Press regulation: Newspapers reluctant to back plan

DAVID Cameron was facing questions last night over whether his plans for a powerful new press regulator would work.

Financial Times editor Lionel Barber became the latest senior figure to voice concern over the proposals agreed at talks between the three main political parties and the Hacked Off group, which has led the campaign for tighter press regulation.

Mr Barber described the discussions – at which the press were not represented – as a “horse traders’ ball” and said his newspaper had yet to decide whether it would sign up to the new arrangements.

“This has not been a satisfactory process,” he said.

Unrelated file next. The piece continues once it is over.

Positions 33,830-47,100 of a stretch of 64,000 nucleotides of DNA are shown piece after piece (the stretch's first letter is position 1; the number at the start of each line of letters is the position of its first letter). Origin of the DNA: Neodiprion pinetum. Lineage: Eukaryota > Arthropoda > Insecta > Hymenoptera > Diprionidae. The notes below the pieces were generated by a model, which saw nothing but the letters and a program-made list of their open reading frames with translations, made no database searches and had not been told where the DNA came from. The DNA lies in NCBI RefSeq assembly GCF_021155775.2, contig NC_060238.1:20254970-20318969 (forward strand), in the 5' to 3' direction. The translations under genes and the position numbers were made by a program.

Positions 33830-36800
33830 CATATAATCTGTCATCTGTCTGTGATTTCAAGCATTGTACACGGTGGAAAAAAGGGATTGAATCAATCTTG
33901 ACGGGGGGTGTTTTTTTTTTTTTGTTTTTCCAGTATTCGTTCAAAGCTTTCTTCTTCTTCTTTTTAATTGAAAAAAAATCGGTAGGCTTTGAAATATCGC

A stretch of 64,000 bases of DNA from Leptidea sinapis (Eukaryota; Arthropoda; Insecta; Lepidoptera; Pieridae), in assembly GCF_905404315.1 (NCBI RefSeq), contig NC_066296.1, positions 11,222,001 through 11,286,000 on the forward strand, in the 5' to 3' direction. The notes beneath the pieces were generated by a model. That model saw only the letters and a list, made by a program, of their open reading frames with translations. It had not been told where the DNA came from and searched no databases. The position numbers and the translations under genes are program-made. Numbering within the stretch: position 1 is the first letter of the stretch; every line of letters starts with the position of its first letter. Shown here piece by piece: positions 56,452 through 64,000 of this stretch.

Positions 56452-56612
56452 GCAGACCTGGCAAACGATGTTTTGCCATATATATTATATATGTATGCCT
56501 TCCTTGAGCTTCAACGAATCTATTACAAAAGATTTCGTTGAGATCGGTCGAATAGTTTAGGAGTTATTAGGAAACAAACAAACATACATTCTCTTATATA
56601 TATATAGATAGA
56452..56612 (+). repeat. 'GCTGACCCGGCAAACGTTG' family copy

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The FT had been among the papers most sympathetic towards the idea of a regulator established by royal charter – which the plan envisages – and Mr Barber’s comments represent a setback for the Prime Minister.

Alan Rusbridger, the editor-in-chief of Guardian News and Media, was broadly supportive of the new arrangements, although he expressed “grave reservations” over fines for papers which do not sign up.

The Daily Mirror denounced the plans in its editorial, while the Spectator magazine made its views clear in a front page that simply said “No”.

Only the Independent has indicated it is ready to sign up, arguing in its editorial that it was time to “accept the new system and move on”.